Collision Repair News

Your job requires that you keep on top of the latest in vehicle, tool, and equipment technology – I-CAR is committed to helping you do so in one convenient place. We regularly publish new articles highlighting the latest and greatest collision repair information.

So check back often and follow us on Twitter @Ask_ICAR to ensure you’re equipped with the most up-to-date collision repair technical information available in the industry.



Repairer Driven News (RDN) released an article highlighting some of the changes to the Toyota Tundra for 2022.


While looking at repair procedures in a body repair manual (BRM) you may notice that symbols are used to indicate specific operations or parts to be used during the repair process. Most BRMs provide a glossary or a chart that explains these symbols.


Navigating OEM websites can be challenging when searching for collision repair procedures, especially as no two OEM websites are alike. What happens when you need to find other types of repair information, such as, "What needs to be inspected after a supplemental restraint system (SRS) deployment", or "Does the tire pressure monitoring system (TPMS) require a scan tool or specialty tool?" Let's take a closer look at the Genesis website.


Why do I need a subscription to an OEM website if I have full subscription access to the I-CAR Repairability Technical Support (RTS) portal? This is a question received on a regular basis through Ask I-CAR. Let’s take a look at why and how to purchase an OEM subscription.


As part of the I-CAR Repairability Technical Support (RTS) OEM linking pin activity, we are helping to connect the collision repair industry to the vehicle makers. We‘ve had technical inquiries that asked for clarification on repairing aluminum parts or assemblies with adhesively bonded joints on Ford/Lincoln vehicles.


The Gladiator brought a new look to the world of Jeep vehicles in 2020, and with that, comes a new detail to keep an eye out for. In the body repair manual (BRM), FCA/Stellantis calls attention to an issue with the doors that technicians should check for during installation.


As part of the I-CAR Repairability Technical Support (RTS) OEM linking pin activity, we are helping to connect the collision repair industry to the vehicle makers. Recently we’ve received an inquiry asking for clarification on why a diagnostic trouble code (DTC) did not show up on a scan with a deployed airbag. We reached out to Honda/Acura for clarification.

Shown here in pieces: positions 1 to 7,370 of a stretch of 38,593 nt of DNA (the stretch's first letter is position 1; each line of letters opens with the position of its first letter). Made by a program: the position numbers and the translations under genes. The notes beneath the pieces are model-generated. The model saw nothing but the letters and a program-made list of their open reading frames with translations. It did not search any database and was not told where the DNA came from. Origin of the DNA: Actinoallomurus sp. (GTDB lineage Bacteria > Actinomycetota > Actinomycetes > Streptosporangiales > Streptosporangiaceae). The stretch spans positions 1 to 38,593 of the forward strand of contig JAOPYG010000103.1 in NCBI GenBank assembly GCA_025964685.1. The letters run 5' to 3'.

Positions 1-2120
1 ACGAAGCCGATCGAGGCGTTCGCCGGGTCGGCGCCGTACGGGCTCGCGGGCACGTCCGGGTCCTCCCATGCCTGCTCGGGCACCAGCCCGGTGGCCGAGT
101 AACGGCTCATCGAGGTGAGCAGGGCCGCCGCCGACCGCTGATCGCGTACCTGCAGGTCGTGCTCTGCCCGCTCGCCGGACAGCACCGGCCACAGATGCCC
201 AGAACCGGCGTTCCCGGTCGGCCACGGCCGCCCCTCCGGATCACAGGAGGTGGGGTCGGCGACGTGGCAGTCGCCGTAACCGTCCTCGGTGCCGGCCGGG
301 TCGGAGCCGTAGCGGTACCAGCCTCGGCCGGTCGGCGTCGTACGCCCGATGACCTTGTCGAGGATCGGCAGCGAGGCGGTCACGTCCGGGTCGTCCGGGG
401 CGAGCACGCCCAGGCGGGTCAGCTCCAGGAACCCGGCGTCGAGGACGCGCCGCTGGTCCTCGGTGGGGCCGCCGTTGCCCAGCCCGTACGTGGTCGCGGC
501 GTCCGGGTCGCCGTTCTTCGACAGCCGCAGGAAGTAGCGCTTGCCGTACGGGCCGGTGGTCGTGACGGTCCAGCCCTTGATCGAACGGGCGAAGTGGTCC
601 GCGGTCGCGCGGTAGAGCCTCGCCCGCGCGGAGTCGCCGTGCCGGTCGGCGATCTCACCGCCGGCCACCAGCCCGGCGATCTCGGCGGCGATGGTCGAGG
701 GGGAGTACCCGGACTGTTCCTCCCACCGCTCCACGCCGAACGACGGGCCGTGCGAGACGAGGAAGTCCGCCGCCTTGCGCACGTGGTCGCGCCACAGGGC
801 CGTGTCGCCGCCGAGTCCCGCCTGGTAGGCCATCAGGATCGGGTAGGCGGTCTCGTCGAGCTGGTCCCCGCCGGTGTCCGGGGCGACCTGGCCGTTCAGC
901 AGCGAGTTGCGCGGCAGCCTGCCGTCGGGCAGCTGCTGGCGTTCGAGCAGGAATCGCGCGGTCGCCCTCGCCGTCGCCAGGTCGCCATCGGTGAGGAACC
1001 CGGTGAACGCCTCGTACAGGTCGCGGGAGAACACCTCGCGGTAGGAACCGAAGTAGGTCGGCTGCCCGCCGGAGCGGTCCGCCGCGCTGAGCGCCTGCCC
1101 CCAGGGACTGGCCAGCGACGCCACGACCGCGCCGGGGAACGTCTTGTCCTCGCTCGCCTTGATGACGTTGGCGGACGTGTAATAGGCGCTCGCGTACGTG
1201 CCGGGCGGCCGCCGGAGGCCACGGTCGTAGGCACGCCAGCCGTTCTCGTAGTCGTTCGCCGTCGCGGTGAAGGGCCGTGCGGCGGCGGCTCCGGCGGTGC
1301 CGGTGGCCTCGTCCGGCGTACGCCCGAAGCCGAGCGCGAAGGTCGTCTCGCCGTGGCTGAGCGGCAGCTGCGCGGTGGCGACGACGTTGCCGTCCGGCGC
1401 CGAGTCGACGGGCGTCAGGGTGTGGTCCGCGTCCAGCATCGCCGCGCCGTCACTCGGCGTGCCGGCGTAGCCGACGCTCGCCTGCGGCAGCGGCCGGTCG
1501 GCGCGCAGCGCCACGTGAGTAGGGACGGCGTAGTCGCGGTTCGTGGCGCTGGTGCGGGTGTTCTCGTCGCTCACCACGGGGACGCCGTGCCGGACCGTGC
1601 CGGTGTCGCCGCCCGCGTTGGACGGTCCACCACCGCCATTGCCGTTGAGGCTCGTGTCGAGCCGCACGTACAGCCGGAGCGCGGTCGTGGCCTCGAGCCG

A simple bumper repair on a modern vehicle may not be as simple as it seems. New technologies like blind spot monitoring, adaptive cruise control, and other advanced driver assistance systems (ADAS) utilize sensors behind the bumper covers. The ability for these sensors to be able to see clearly normally requires special caution when considering a bumper repair. Many OEMs have different levels of warnings when it comes to repairing bumper covers with ADAS. So, what does Nissan/INFINITI say on the subject?


When it comes to repair information, vehicle makers use a wide variety of terminology for replacement parts. All of the different names can be confusing, especially when repairing a variety of vehicle makes and models.


You’ve heard them referred to "computers on wheels." Modern vehicle technology you’re seeing on the road and in shops today requires a pre-scan of their computer network to identify where the repair work is needed. However, the data is of no use without a knowledgeable technician or team of technicians to interpret and act on it.


I-CAR is having a discussion on replacement methods of a factory laser-brazed roof panel with industry experts. Tune into Repairers Realm to listen and join in for questions and answers.


We have had many inquiries about steel and aluminum outer uniside sectioning on Ford and Lincoln vehicles. To find the answers you need, let’s look at the Ford/Lincoln repair information.


As a collision repair technician, there is one part of a service manual that houses all of the information you would ever need…right? This is not the case with modern vehicles. You may be required to look in numerous manuals to find the information required to safely repair the vehicle.


Navigating OEM websites can be challenging when searching for collision repair procedures, especially as no two OEM websites are alike. What happens when you need to find other types of repair information, such as, "What needs to be inspected after a supplemental restraints system (SRS) deployment?", or "Does the tire pressure monitoring system (TPMS) require a scan tool or specialty tool?" Let's take a closer look at the Honda/Acura website.


FCA/Stellantis has updated their www.techauthority.com service and repair information pay site.